In 1978, my parents bought their first home. It was on Apple Street, a name about as idyllic and all-American as it gets, and perfect for two teachers starting their lives together. When they bought the home, it was just the two of them and a tiny peek-a-poo named Tara. (Later, when they would get frustrated with my brother or me, they would turn to each other and say, “Weren’t we happy when it was just you, me and the dog?”)
I was born in 1980, just one day before my grandmother was set to celebrate her own fifty-first birthday. Shortly before I was born, my father planted a blue spruce in the backyard. They had purchased the home new and the yard was completely bare, affording an uninterrupted view of the cornfield it abutted.
That blue spruce was a steady presence in the photographs taken early in my life. In the tree’s pictorial debut, I’m snoozing in my baby carrier, Tara at my side, with the tree barely topping five feet tall. Fast-forward three years and my brother has joined us. The top of the tree is still in the frame of the photo, but just barely.
On and on it grew, and on and on we grew with it. Flip through family photo albums quickly and you can watch the spruce become fuller and taller. It’s there in prom photos, on Christmas cards. It’s a quiet but hulking sentinel looking down on us. It sprouts new arms, much like our family tree with the addition of my sister-in-law, my nephews and finally my husband and our son.
All the time the tree was stretching toward the sky, the people in the house were growing and changing as well. The house, which had sheltered our family for decades and whose walls had been filled with laughter, roughhousing, tears and celebration, was now quieter. I moved out for good in 2002, my brother in 2006. Like a well-worn piece of clothing that is just no longer the right fit, the house wasn’t what my parents needed anymore.
In 2016, after more than 38 years on Apple Street, my parents decided to build their dream home. We cherished one last Christmas in the home. On a hushed Christmas night, my baby son in my arms, I admired the colorful lights wrapping the blue spruce. Well, they wrapped the bottom 10 feet or so, anyhow, as far as my dad could reach with his tallest ladder. The spruce, in all its glory, now stretched above roofs and utility poles. A part of our lives for so long, it was now time for the tree to watch over a new family.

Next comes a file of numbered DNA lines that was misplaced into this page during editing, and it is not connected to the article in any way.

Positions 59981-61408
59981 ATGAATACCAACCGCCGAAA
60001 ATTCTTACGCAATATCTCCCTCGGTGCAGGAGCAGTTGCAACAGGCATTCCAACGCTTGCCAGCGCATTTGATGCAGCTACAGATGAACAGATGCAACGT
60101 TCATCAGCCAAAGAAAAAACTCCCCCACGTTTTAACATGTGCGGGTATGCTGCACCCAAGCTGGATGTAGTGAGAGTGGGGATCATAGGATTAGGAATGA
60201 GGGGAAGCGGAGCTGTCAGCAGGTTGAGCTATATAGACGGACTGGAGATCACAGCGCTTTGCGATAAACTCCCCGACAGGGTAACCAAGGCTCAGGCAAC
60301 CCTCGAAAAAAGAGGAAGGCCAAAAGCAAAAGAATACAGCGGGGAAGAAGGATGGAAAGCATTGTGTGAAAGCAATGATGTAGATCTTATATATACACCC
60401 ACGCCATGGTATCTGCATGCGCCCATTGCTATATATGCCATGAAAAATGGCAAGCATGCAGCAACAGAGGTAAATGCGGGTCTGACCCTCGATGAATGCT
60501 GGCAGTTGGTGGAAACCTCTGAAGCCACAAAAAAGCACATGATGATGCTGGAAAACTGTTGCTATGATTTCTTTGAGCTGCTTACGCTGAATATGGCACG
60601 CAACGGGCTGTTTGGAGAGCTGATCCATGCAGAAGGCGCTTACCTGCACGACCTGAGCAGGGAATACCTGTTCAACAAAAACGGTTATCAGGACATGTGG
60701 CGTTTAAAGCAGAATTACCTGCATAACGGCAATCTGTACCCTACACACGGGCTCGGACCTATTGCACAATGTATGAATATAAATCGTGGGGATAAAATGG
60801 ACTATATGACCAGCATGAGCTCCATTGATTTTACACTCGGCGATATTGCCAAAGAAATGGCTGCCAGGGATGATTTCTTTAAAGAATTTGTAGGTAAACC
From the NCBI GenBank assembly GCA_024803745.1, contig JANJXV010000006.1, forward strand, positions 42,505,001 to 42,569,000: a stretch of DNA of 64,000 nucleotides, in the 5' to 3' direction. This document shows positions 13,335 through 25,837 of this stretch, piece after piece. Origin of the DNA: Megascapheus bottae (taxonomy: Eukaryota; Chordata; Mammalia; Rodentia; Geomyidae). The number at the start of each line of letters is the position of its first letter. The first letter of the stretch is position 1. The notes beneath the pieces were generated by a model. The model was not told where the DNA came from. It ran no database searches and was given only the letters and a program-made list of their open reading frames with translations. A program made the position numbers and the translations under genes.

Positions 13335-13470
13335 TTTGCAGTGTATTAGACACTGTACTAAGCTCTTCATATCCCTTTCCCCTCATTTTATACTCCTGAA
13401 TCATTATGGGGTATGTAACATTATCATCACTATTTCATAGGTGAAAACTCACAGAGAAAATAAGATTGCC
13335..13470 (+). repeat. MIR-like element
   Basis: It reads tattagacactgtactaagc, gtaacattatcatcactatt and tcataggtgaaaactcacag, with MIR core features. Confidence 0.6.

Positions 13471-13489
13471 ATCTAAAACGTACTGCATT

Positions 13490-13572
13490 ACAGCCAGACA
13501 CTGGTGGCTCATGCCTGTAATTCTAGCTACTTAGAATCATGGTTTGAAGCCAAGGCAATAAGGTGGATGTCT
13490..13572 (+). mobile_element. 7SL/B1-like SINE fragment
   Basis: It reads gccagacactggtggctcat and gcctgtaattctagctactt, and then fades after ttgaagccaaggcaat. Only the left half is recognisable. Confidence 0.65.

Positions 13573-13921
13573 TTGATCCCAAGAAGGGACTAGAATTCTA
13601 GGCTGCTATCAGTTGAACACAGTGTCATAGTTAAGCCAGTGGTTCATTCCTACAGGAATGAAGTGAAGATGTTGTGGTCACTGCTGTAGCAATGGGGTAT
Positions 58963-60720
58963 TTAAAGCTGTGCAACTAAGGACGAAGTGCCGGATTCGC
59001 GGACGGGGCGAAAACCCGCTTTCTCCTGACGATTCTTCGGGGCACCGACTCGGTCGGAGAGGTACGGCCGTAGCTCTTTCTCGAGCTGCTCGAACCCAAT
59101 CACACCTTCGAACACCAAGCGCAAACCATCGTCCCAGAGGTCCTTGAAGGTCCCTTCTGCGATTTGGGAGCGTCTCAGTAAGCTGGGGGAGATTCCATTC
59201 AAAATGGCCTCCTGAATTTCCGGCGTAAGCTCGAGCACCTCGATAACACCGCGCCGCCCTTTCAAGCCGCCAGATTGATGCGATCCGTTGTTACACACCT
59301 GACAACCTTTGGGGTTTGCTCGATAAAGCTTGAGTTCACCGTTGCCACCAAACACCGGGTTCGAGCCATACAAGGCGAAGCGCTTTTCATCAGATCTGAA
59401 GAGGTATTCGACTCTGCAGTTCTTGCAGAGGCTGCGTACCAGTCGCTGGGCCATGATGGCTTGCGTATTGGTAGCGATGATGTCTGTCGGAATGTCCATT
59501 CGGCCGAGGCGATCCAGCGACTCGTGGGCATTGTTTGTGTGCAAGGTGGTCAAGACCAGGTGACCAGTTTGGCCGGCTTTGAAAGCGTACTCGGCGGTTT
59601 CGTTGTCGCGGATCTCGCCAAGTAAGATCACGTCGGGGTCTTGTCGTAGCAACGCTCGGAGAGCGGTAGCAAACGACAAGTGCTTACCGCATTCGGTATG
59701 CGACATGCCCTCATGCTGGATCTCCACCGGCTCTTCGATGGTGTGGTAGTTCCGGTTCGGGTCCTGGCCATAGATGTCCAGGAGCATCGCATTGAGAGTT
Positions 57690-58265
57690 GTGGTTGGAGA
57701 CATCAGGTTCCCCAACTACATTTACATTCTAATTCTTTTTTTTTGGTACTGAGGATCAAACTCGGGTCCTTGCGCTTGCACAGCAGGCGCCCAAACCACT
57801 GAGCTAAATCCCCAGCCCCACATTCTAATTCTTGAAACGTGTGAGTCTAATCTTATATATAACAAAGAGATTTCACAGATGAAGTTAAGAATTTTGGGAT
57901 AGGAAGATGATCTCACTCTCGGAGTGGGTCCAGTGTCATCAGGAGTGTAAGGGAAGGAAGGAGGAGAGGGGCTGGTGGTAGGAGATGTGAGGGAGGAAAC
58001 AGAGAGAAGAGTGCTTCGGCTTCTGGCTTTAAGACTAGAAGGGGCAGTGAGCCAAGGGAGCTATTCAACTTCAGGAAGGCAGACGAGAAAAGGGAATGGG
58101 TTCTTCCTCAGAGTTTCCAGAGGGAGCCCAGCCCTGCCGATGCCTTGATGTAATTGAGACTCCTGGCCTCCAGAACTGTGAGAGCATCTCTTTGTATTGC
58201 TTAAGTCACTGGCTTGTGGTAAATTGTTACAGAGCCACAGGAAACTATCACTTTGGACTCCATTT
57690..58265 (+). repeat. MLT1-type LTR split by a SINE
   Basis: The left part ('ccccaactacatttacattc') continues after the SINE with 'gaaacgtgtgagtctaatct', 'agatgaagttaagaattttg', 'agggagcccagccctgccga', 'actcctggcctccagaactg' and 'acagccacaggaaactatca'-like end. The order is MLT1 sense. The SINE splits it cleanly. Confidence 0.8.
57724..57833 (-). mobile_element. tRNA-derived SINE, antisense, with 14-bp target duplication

My parents’ new home was finished in the fall of 2017. That fall and winter, it loomed in isolation, surrounded by mud and crabgrass. In the cold Illinois winter, my parents stood at the window facing the backyard and planned the trees and plants they would add in the spring. An Autumn Blaze maple over there. A tulip poplar on the edge of the property. Hostas as far as the eye could see in the expansive built-in planters running the length of the house.
When the ground thawed, my son and I visited my parents and helped them plant the new trees they had carefully chosen at a local nursery. If you haven’t watched a toddler “help” his grandfather dig a hole in the ground, I highly recommend it. I stood there and wondered why I had spent so much money on toys when there is clearly nothing more exciting to a little boy than dirt.
After the trees were planted and secured, my son walked over to an Autumn Blaze maple and gazed up at it. I immediately flashed back to the picture of myself in my baby carrier, sitting alongside the blue spruce. I ran for my camera and snapped a picture of my son wrapping his arms around the tree. Then I backed up and gazed at the tree, my eyes shaded against the sun.
As I squinted, I could almost see future photographs dancing on the horizon. My son, taller and taller, but never catching up with the maple. My nephews, looking more and more like men and less like boys. My parents, arms around their children and grandchildren, marveling at the life they built together. And the tree, constant and strong, quietly watching it all.